Nestlé opens applications for Lausanne Food & Beverage Challenge 2021

By Gill Hyslop

- Last updated on GMT

Nestlé's R+D Accelerator programme give start-ups the opportunity to develop their concepts while leveraging the company's mighty infrastructure and expertise. Pic: Nestlé
Nestlé's R+D Accelerator programme give start-ups the opportunity to develop their concepts while leveraging the company's mighty infrastructure and expertise. Pic: Nestlé

Related tags Nestlé accelerator R&D

The global snack giant has officially inaugurated its largest R+D Accelerator – located at its fundamental research centre in Switzerland – and is inviting forward-thinkers to apply to participate in a six-month immersive ‘idea to shop’ programme.

The R+D Accelerator is part of the Cheerios maker's wider R+D Accelerator network launched in 2019, designed to enable local startups and students to work with Nestlé’s experts to bring highly differentiated innovations to life.

The participants are given full access to Nestlé’s state-of-the-art research facility in Lausanne, using early trends, differentiating technologies and scientific discoveries to develop innovative product solutions. They are given hands-on support from Nestlé’s experts in the technology, nutrition, regulatory, food safety, design and packaging sectors.

They also receive unmatched insight into the company’s business expertise – along with mentoring from Nestlé's senior management – to bring products to market fast.

“We give internal and external entrepreneurs full access to all the expertise and infrastructure they need to translate their idea into a product – from analytical labs, experimental kitchens, to prototyping and production facilities – and we help them test their innovations in real-market conditions,”​ said Tom Wagner, head of the Nestlé R+D Accelerator programme.

Global collaboration

Nestlé’s global R+D Accelerator network today comprises 12 sites in eight countries, each focused on a specific product category – ranging from nutrition to confectionery and dairy – or region, including  China, India, the US and Sub-Saharan Africa, among others. Since 2019, 165 participants have participated in the programme, with almost 80 products tested in 18 countries. According to the company, it is planning to expand to more sites to trial 100-150 projects annually.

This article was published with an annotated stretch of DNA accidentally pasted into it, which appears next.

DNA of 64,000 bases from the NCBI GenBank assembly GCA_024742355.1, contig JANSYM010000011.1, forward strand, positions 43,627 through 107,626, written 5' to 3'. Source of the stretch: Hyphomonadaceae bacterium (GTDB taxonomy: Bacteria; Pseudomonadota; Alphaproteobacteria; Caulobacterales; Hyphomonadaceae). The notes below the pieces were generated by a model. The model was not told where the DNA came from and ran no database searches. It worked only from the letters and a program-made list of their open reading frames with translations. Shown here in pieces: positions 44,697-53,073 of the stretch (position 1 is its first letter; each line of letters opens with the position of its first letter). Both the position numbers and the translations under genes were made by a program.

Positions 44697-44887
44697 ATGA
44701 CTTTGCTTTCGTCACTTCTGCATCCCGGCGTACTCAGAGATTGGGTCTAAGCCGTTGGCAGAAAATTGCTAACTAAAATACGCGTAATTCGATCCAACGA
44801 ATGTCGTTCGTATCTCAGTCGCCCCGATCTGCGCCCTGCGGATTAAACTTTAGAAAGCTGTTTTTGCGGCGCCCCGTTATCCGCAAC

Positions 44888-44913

A Nestlé spokesperson said that “open innovation is an integral part of the company’s R&D set-up.”​ In addition to accelerating the innovation process, the mission is to foster an entrepreneurial culture across the company’s business.

“We give start-ups the opportunity to further develop their concepts while leveraging infrastructure and expertise. This collaboration is equity free,” ​said the spokesperson.

Mothership of the network

Nestle Accelerator Lausanne

The recently inaugurated site in Lausanne – the so-called ‘mothership’ of the company’s R+D Accelerator network – is set up to focus on cross-category innovations. The largest of its type, the centre covers 4,000m2​ with co-working stations, prototyping kitchens and mini-production facilities. It can host up to 10 teams simultaneously within a ‘sophisticated innovation ecosystem’.

“At our R+D Accelerators, we combine the creativity and entrepreneurship of students, start-ups and intrapreneurs with Nestlé's extensive scientific and technological expertise,”​ said Stefan Palzer, Nestlé chief technology officer.

“The initiative creates learning opportunities for both internal and external talents, builds competencies and fosters an entrepreneurial culture across our sites. It is great to see the passion and excitement of the teams as they go from an idea to a test launch in just a few months, overcoming many different challenges along the way.”

If there is a mutual interest in continuing the upon completion of the programme, Nestlé will consider a new collaboration partnership that could include participation or licensing IP or both.

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